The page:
Monday, April 6, 2009

Unpublished 9 Shocks Terror interview 4/6/02

Here's an interview I did with 9 Shocks Terror in April of 2002. MRR had set up two dates at Gilman Street for their 20th anniversary, in which 9 Shocks headlined the second night. They also played at Burnt Ramen that weekend (my 24th birthday show, incidentally), did a string of dates elsewhere in California, and then came back to the East Bay for a backyard show at the old Cruevo house in West Oakland's Dogtown area. That's where the interview took place, and while this interview turned out to not be up to the standards that I prefer out of interviews, it could have been a lot worse. Enjoy!

I clearly remember the first time I heard 9 Shocks Terror. It was in June of 2000, and I was housesitting for Greg Brainoil and taking the time to root through his record collection, looking for stuff to record for myself. While going through seven-inches, I came across the Devoid of Faith/9 Shocks Terror split EP. Remembering a great interview that they'd had in the pages of Suburban Voice, I put their side of the record on and was instantly blown away by "Adjust Me," which was a perfect example of what this band is capable of doing. High-pitched screamed vocals over breakneck-paced instrumentalization that brought to mind the very best of early Japanese hardcore. Later that night, I went to a show and picked up a copy of the Mobile Terror Unit EP, and began telling everyone I knew about this band that managed to become one of my new all-time favorites just based off of two records. I searched for a copy of their first full-length, Zen and the Art of Beating Your Ass to no avail, but when a friend of mine went to Southern California and scored one of his own, I got a dub of it and my enthusiasm for 9 Shocks Terror soared. So when I found out that they were actually coming out here to play a show for Maximumrocknroll and their twentieth anniversary, the shit hit the fan as far as I was concerned. Susan and I had already decided that we wanted to interview them, although I was planning on doing something through the mail instead. But since in-person interviews are generally better, we tried to get the job done at their show at Burnt Ramen Studios to no avail. The tape that we had was completely dysfunctional. So we decided to go all the way to San Jose for a second attempt. Instead, 9 Shocks had broken down in the Northwest and wouldn't have been able to make it. So it was up to me to venture into West Oakland for a backyard party that they were playing, since Susan had to work that day. I managed to get the interview done after the party was over. Members of the band were walking in and out of the conversation, and at times it was pretty difficult to make any sense out of what was going on, but here it is nonetheless. April 6, 2002 was the date, and yours truly was fielding the questions.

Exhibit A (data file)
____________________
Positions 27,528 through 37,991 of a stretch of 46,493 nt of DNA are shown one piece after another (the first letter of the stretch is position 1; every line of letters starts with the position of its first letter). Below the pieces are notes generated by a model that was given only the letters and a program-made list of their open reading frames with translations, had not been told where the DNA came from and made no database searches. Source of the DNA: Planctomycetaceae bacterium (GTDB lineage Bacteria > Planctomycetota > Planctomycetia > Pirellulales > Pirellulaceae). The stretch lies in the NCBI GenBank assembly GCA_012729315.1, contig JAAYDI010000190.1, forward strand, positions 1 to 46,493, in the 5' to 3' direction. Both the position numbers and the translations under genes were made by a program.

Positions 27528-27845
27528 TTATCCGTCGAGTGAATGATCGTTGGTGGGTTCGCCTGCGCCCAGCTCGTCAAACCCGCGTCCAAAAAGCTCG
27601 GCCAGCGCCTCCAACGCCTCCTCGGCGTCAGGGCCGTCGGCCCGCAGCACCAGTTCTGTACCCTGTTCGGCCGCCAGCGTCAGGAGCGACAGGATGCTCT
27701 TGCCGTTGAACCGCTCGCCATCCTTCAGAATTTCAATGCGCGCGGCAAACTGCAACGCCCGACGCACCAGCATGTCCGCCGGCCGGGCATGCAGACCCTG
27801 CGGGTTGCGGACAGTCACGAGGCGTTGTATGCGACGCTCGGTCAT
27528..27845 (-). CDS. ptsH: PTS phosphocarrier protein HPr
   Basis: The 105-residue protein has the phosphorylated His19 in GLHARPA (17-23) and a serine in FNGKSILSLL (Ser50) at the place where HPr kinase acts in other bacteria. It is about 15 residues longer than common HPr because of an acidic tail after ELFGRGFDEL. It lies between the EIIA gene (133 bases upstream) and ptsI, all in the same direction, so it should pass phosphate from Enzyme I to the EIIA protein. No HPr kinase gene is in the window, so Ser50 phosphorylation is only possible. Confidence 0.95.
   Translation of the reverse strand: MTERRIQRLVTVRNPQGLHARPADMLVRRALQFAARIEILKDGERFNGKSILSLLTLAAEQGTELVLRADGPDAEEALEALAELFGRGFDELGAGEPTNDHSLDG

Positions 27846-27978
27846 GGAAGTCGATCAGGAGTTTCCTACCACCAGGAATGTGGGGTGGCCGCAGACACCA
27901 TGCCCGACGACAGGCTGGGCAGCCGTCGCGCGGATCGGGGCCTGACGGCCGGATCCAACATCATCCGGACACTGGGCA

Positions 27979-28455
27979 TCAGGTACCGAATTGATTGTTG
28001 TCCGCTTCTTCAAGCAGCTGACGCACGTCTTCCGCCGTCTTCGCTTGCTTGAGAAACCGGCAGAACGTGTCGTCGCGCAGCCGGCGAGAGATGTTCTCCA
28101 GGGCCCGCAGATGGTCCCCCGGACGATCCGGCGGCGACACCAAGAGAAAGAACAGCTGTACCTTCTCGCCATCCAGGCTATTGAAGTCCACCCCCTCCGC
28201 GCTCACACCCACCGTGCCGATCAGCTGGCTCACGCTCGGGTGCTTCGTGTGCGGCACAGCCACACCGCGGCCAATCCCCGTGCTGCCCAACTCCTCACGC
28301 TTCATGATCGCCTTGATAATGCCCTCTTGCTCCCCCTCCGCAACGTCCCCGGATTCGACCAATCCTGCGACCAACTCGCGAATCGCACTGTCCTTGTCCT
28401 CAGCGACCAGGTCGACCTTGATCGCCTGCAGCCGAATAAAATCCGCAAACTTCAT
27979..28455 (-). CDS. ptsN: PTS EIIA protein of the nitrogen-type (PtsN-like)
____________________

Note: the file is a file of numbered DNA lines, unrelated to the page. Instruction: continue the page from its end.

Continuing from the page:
LOKI: So who all is in the band, for the sake of transcription?
TONY:
Steve Pfeffer, vocals; Kevin Joworsky, bass; Jim Konya, drums; Tony Erba, bass. (I think Tony may have had a little bit too much to drink or something, since he plays bass and Kevin plays guitar.)
LOKI: How are you enjoying your "all expenses paid" trip to the West Coast, courtesy of Maximumrocknroll?
TONY:
That's courtesy of me, actually. MRR didn't pay jack fuckin' dill rod. I paid for it all on my credit card. Actually, they helped out a little bit, but they're getting paid back, so you know... But we're enjoying it, all expenses paid or no expenses paid. It's great to be here in fuckin' beautiful California.
LOKI: Are the punks here in the Bay Area everything you were expecting?
TONY:
Oh yeah, it's great. It's a hell of a lot better than...not that I had negative connotations or anything, but I thought it'd be more like...just fuckin' drunken scumbag fuckin' retards. But everyone's got their shit together in Oakland. It really has a strong community feeling which I really, really envy. It's really cool; I love Urban Guerrilla Zine, and P.U.N.K, which I've seen for years. It's a really strong scene when a bunch of kids show up for a backyard show like this, with a hundred and fifty strong, it's awesome.

LOKI: What other bands have you been in besides 9 Shocks Terror? Even the bands we've never heard of.
TONY:
Steve was in the Mormons, who put out a single that's still floating around and is well regarded. Kevin was in a band called Cripple Kid, which was more Husker Du-ish stuff. He was also in the Mormons. Jim the drummer was in about eight million fuckin' death metal bands, among which was Nunslaughter, Schnauzer, Spawn of Satan... all kinds of crazy fuckin' underground DIY death metal bands. I've been in Face Value, H-100s, Gordon Solie Motherfuckers, 9 Shocks Terror, and I'm also in another band called Stepsister, who does MC5 and Stooges-type stuff.
LOKI: What happened to your drummer Wedge?
TONY:
Wedge got married and got stuck in a job where he can't travel or tour, so unfortunately he's just kinda domesticized to the point where he can't go out anymore.
LOKI: Because I've noticed that you guys have gone through your fair share of lineup changes, which had me wondering "What's wrong with those people? Are they just not Slaves to the Rock or something?"
TONY:
Yeah, Wedge was solid for many, many years, so it was surprising that his life took a change or turn like that. But we wish him well, we wish he was still in the band, but there's nothing we can do. I'm gonna keep playing forever, I mean I'm not gonna stop and neither is Steve. Kevin's on board and it ain't goin' nowhere.

LOKI: What do you think of the renewed interest in '80s hardcore that's taken place over the past few years?